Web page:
6. @Kokomutz frequent flyer benefits aren’t an enforceable promise, but it’s Northwest v. Ginsberg that taught us that — Delta’s counsel argued, and the Supreme Court agreed, that no state contract claim could ‘superimpose a duty of good faith and fair dealing’.

    However, legal remedies notwithstanding, the published upgrade procedures of an airline do create an ‘entitlement’ in the limited circumstance when a seat is available for upgrade.

    And buying a first class seat doesn’t guarantee you’ll sit in one either, since an airline is free to downgrade you. Depending on how they publish those first class fares (coach with free upgrade vs discounted first) they either will or will not be required to offer you compensation for this.

  7. @Another Steve – they weren’t waiting at the bulkhead, I believe the passenger asking about the upgrade (I do not know if they were in fact next on the list though they said so) was seated in an bulkhead seat.

  8. American is just following Delta’s “lead.” Delta’s partner KLM does this on international flights all the time. I’m Delta DM since they’ve had DM, I paid for an upgradable fare, I have the certificate, and I’m first on the waiting list (all in place weeks ahead of time), and from premium economy I can see the empty seats in Business. For about 18 months I (and my employees) have stopped using Delta and their partners for our frequent trips to the Middle East or Asia because of this (and the “I’m sorry you were disappointed” response).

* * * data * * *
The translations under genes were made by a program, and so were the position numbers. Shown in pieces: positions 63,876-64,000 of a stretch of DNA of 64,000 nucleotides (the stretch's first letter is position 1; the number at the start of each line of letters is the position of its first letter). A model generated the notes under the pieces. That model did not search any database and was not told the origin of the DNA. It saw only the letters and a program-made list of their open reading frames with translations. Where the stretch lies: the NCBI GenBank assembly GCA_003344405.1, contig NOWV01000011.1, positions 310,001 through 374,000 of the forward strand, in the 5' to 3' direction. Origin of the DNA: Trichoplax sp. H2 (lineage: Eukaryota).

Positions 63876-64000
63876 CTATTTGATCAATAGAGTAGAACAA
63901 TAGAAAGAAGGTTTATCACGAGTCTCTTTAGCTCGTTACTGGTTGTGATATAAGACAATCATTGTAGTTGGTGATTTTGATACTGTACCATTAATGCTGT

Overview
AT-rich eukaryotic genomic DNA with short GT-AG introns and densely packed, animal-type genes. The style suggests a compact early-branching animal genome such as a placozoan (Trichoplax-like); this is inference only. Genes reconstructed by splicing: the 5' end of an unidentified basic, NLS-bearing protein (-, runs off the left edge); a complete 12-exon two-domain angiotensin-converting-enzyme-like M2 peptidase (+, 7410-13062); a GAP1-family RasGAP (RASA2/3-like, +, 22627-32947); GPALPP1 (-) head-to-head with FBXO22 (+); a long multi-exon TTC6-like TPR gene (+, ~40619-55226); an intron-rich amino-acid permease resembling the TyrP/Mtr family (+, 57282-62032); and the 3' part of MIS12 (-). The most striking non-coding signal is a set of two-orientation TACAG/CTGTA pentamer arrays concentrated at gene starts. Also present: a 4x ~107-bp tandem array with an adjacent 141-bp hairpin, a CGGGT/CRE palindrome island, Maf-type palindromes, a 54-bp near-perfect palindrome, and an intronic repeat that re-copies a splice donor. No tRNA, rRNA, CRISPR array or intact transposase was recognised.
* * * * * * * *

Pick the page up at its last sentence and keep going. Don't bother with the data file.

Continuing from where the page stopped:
9. @Mike that’s a different issue, and I didn’t watch the upgrade list earlier to be able to discern the specifics of what happened. Lots of things can cause an upgrade list to appear to process out of order — people can decline upgrades (eg “We’re traveling together and only want to be upgraded if both of us will clear”), people can be added to an upgrade list after upgrades have been processed, also on 3-cabin aircraft [not the case here] there appears to be a combined list, and business-to-first upgrades may clear but appear as though they were lower than folks waiting for economy-to-business upgrades. To name a few. So I won’t read too much into that without more detail/specifics.

  10. @Mike D – I wasn’t suggesting catering was an issue here, this 190 mile flight had the snack basket pass and beverages only. The flight attendant isn’t empowered to upgrade a passenger, they would have been breaking rules by doing so, and may not have known the circumstances about who ought to be upgraded next in any case [though I do think with their tablets they could easily be trained to handle this].

  11. @Gary I’m not asking why they processed out of order, but why it appears out of order. I’ve never seen anything in the app but standard 1,2,3,4,5… ordering. (And what happened to 3 and 4?)